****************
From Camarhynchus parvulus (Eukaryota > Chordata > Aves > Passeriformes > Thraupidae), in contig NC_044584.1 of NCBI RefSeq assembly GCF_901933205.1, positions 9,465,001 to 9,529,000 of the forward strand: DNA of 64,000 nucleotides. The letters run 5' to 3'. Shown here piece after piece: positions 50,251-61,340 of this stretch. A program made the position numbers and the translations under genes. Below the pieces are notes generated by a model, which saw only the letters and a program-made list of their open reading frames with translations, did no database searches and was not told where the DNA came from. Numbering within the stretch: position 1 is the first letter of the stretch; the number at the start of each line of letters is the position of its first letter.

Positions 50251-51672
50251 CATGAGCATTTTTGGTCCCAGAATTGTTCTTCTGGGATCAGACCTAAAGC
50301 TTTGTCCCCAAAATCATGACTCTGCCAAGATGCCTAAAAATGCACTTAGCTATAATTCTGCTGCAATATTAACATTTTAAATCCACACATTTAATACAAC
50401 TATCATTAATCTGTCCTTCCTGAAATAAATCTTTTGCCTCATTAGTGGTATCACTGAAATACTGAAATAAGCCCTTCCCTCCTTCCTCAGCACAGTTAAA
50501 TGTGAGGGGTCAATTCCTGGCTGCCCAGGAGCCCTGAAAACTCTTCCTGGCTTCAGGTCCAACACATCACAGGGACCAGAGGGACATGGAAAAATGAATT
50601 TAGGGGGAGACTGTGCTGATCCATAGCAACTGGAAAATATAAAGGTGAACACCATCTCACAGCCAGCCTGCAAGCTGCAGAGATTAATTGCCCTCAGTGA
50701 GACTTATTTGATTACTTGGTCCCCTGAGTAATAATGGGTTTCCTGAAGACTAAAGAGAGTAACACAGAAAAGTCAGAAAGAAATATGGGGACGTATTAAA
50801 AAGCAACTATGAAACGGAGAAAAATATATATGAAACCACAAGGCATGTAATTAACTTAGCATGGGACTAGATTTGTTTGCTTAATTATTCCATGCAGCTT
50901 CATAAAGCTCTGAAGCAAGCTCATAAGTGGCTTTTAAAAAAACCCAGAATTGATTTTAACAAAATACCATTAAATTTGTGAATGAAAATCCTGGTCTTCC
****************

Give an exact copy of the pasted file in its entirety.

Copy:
From Camarhynchus parvulus (Eukaryota > Chordata > Aves > Passeriformes > Thraupidae), in contig NC_044584.1 of NCBI RefSeq assembly GCF_901933205.1, positions 9,465,001 to 9,529,000 of the forward strand: DNA of 64,000 nucleotides. The letters run 5' to 3'. Shown here piece after piece: positions 50,251-61,340 of this stretch. A program made the position numbers and the translations under genes. Below the pieces are notes generated by a model, which saw only the letters and a program-made list of their open reading frames with translations, did no database searches and was not told where the DNA came from. Numbering within the stretch: position 1 is the first letter of the stretch; the number at the start of each line of letters is the position of its first letter.

Positions 50251-51672
50251 CATGAGCATTTTTGGTCCCAGAATTGTTCTTCTGGGATCAGACCTAAAGC
50301 TTTGTCCCCAAAATCATGACTCTGCCAAGATGCCTAAAAATGCACTTAGCTATAATTCTGCTGCAATATTAACATTTTAAATCCACACATTTAATACAAC
50401 TATCATTAATCTGTCCTTCCTGAAATAAATCTTTTGCCTCATTAGTGGTATCACTGAAATACTGAAATAAGCCCTTCCCTCCTTCCTCAGCACAGTTAAA
50501 TGTGAGGGGTCAATTCCTGGCTGCCCAGGAGCCCTGAAAACTCTTCCTGGCTTCAGGTCCAACACATCACAGGGACCAGAGGGACATGGAAAAATGAATT
50601 TAGGGGGAGACTGTGCTGATCCATAGCAACTGGAAAATATAAAGGTGAACACCATCTCACAGCCAGCCTGCAAGCTGCAGAGATTAATTGCCCTCAGTGA
50701 GACTTATTTGATTACTTGGTCCCCTGAGTAATAATGGGTTTCCTGAAGACTAAAGAGAGTAACACAGAAAAGTCAGAAAGAAATATGGGGACGTATTAAA
50801 AAGCAACTATGAAACGGAGAAAAATATATATGAAACCACAAGGCATGTAATTAACTTAGCATGGGACTAGATTTGTTTGCTTAATTATTCCATGCAGCTT
50901 CATAAAGCTCTGAAGCAAGCTCATAAGTGGCTTTTAAAAAAACCCAGAATTGATTTTAACAAAATACCATTAAATTTGTGAATGAAAATCCTGGTCTTCC